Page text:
1 Morland Gardens is not in a Conservation Area, and it is more likely that it will be demolished. But that has not stopped Willesden Local History Society from opposing this further example of the disregard of Brent’s heritage by the Council. They have set up an online petition LINK.
‘We, members of Willesden Local History Society, and the local community, petition Brent Council to prevent the demolition of the Victorian villa at 1 Morland Gardens, N.W.10, during the redevelopment of the facilities on the site.
The Victorian building, presently home to the Stonebridge Centre for Adult Education, is one of only two villas, that have survived the developments in the Stonebridge Park Estate, built in 1876, and designed by the important architect H.E.Kendall jr. The house is in the Italianate style popular in the mid-19th century. We should not lose this heritage asset, locally listed, and a valuable part of the Stonebridge scene. This is especially relevant during 2020, when Brent should be leading the way as "Borough of Culture”.’
The planning application for the Morland Gardens redevelopment was submitted in early February, with the reference number 20/0345. It would create a ‘landmark building’, out of scale and style with its surroundings, and particularly with the last the original 1870’s villa, “Hurworth” (now the Sankofa House flats) beside it.
The east elevation drawing for the proposed Morland Gardens development.
[From Brent’s Planning website, ref. 20/0345]
[From Brent’s Planning website, ref. 20/0345]
There are already objections to the application LINK . A resident of Fawood Avenue has written:
‘Brent, the London Borough of Culture for this year, cannot be serious to plan to demolish such a glorious building of high regard in Stonebridge. We local residents who live just a couple of [streets] away deserve more than this. The villa must remain and stay twinned with the other villa. They look superb TOGETHER.’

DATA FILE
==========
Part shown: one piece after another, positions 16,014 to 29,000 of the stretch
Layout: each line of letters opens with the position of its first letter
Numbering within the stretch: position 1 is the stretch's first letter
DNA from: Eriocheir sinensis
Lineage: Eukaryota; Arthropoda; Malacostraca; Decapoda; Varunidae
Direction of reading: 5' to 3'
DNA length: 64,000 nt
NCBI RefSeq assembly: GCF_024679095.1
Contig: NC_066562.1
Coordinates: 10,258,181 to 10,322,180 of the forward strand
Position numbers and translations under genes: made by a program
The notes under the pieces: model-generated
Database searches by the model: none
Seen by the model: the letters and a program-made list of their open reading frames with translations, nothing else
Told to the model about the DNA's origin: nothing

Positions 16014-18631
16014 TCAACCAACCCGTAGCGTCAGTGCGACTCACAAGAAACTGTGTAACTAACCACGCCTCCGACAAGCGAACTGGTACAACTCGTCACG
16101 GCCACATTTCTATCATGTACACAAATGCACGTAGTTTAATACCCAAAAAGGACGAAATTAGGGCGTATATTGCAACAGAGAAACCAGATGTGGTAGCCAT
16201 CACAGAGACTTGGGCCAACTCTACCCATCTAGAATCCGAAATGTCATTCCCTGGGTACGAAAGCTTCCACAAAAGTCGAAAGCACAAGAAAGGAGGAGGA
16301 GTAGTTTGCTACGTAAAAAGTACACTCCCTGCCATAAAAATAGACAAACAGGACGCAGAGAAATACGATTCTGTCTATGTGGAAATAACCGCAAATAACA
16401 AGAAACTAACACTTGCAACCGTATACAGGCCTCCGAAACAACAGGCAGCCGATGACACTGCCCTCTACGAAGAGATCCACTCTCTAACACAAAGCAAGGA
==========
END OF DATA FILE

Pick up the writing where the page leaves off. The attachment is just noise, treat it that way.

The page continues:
The ‘twin’ villas, “Altamira” in the foreground, with “Hurworth” beyond.
Another local resident has commented, in support of their objection:
‘Preservation of two 1800s villa is part of the real character in the heart of Stonebridge. Demolition is not the answer of these unique buildings in Stonebridge Ward. We may be poor and forgotten by Brent2020 but we are rich in respect of our neighbours, residents and visitors in Stonebridge.’
Given the demand for affordable housing, and the fact that the Cabinet has already given the go ahead for the scheme, it seems unlikely that Planning Committee will not approve the application (perhaps as early as April). There IS an alternative, which could see this heritage building retained, while still providing at least 30 new Council homes, but the Cabinet were not offered that as an option.
I will be joining with those who seek a change of mind, via the petition and an objection comment against the planning application, to argue that you can have both housing and heritage at Morland Gardens. At the very least, if it is decided that “Altamira” will be demolished, I believe that the new development should include a prominent public record that shares the history of the original Stonebridge Park, in words and pictures, so that residents and visitors to the site can still enjoy some of its rich heritage.
A Brent councillor asked on Facebook for evidence on the alternative scheme that Phillip mentions above. He replied:
The information on the alternative was provided to Willesden Local History Society by Matthew Dibben, Brent's Head of Employment, Skills and Enterprise, following a meeting between them at 1 Morland Gardens on 12 February. Explaining how the retention of the building was considered, he said that:
'the council asked the architects, Curl La Tourelle Head, to consider two options, one to retain the Victorian villa and another to remove it. Retaining the building meant losing a number of benefits to the scheme. The proposed retention of the villa in the above plan wraps around 3 of the 4 sides of the villa in order to deliver more floorspace for homes and education use. It would mean that the view of the villa would only be from Hillside. As highlighted when we met, the real challenge with this site is the central location of the villa so that it cannot be incorporated into the perimeter of the scheme.'
Setting out what the option to retain the villa would mean, he said:
'the following can be delivered in this iteration.
- Circa 30 homes (with the same proposed balance of 32% 3 and 4 bedroom accommodation)
- 1800 square metres of adult education space split across 3 floors
- 600 square metres of affordable workspace.'